Genetic Testing For Sephardic Jews Faces Reluctant Community

Screening for Muscle Ailment Provides Alternate Model

Breaking Taboo;  Dr. William Warren Brien (left), former mayor of Beverly Hills, at the annual Neuromuscular Disease Foundation Gala with Carolyn Yashari Becher, executive director of NDF, which funds HIBM research and seeks to raise awareness about genetic disease in Sephardic communities.
Neuromuscular Disease Foundation
Breaking Taboo; Dr. William Warren Brien (left), former mayor of Beverly Hills, at the annual Neuromuscular Disease Foundation Gala with Carolyn Yashari Becher, executive director of NDF, which funds HIBM research and seeks to raise awareness about genetic disease in Sephardic communities.

By Anne Cohen

Published August 11, 2013, issue of August 16, 2013.

When Jennifer was 26, people started asking her why she was limping. An exercise enthusiast, she brushed aside the question. Then she noticed she couldn’t run laps in her kickboxing class. No problem, she thought — running wasn’t her thing. Next, she started falling behind some older women in Pilates class. By that time, she and her husband were planning on starting a family. Just to be safe, she decided to see a doctor.

Jennifer, a psychiatrist who asked that only her first name be published because she does not want her personal story revealed to patients, first saw a sports physician. He referred her to a podiatrist, who advocated surgery. Unwilling, she went to a physical therapist.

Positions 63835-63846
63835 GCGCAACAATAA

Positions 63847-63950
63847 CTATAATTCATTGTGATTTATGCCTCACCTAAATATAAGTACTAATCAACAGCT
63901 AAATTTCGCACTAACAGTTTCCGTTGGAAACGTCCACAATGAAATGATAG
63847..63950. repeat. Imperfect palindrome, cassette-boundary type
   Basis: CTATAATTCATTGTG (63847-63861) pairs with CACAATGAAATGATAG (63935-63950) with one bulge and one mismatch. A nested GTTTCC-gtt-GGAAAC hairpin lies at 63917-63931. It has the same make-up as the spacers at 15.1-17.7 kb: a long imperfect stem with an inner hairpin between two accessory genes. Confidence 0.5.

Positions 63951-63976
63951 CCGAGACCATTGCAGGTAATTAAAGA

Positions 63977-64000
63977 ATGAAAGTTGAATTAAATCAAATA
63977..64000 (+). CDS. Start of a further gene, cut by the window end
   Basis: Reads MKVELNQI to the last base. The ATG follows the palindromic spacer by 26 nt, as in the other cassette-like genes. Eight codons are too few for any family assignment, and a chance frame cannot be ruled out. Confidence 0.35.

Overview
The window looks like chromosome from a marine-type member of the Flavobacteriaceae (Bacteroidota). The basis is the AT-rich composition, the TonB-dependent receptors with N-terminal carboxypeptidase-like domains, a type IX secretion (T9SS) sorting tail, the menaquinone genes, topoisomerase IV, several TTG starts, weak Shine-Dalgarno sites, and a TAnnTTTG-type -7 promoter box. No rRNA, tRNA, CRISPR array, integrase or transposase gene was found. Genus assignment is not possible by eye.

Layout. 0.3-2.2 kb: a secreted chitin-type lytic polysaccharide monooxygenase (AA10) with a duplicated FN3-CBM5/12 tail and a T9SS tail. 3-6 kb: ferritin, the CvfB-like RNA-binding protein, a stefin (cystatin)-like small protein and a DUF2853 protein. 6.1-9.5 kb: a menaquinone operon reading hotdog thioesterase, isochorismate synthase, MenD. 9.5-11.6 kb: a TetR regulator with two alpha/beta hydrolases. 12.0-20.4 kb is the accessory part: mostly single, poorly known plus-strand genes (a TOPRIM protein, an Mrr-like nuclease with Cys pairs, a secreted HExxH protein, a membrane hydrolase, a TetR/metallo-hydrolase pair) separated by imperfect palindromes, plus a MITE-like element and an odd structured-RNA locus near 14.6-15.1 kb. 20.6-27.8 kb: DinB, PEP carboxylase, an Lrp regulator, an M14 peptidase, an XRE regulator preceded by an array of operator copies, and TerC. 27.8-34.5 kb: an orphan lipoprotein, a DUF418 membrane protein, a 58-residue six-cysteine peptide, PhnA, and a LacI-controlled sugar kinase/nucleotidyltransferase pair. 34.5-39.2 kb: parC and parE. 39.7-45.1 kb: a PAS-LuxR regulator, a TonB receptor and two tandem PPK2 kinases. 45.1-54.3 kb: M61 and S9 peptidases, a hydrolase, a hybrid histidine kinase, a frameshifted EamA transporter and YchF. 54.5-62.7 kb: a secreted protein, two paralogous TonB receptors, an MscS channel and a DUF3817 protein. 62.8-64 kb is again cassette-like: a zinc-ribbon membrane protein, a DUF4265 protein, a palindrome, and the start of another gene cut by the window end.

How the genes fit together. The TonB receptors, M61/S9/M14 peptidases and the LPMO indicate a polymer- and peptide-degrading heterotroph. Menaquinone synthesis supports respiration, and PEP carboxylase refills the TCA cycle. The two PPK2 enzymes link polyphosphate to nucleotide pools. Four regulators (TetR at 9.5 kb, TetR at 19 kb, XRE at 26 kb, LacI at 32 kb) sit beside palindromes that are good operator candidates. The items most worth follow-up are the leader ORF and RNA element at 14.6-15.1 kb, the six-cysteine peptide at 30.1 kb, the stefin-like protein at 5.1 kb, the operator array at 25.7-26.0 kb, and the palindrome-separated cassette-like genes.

“You definitely have weakness,” she remembers him saying about her muscles. Though he didn’t think it was anything serious (“not genetic or progressive”), he sent her to a neurologist at UCLA. The medical fellow who examined her was a Persian Jew. He knew exactly what was wrong — it was genetic, and it was definitely progressive.

Jennifer has hereditary inclusion body myopathy, a rare, recessive genetic disease that causes late-onset muscle degeneration. The carrier rate in the Persian Jewish community is 1 in 15 — more common than Tay-Sachs is for Ashkenazi Jews. Cases of HIBM have also been documented among non-Jews, including Japanese, Caucasian Americans, Asian Indians and Kurdish Iranians.

Until recently, Jewish genetic diseases have been largely linked with Ashkenazi Jews, amongst whom aggressive prenatal genetic testing has effectively eradicated devastating conditions such as Tay-Sachs.

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Now, as the first generation of American-born Jews from Iran and other Middle Eastern countries comes of age, research is turning to diseases in their communities, which have not had the same institutional organizations as the Ashkenazim.

“I had never even heard of [HIBM],” said Jennifer, whose family came to the United States from Iran nearly 50 years ago. “It’s pretty emotionally traumatic to be standing in a room and hear someone tell you that. It shatters your world and everything your life is set out to be.”

Because of its high carrier frequency and appearance in a person’s mid-20s or early 30s, HIBM, of all the genetic diseases suffered by Jews from the Middle East, has gotten the most attention in the United States. Some hope it will be a model for implementing prenatal screening in a community where genetic disease is often misunderstood or carries a heavy stigma.



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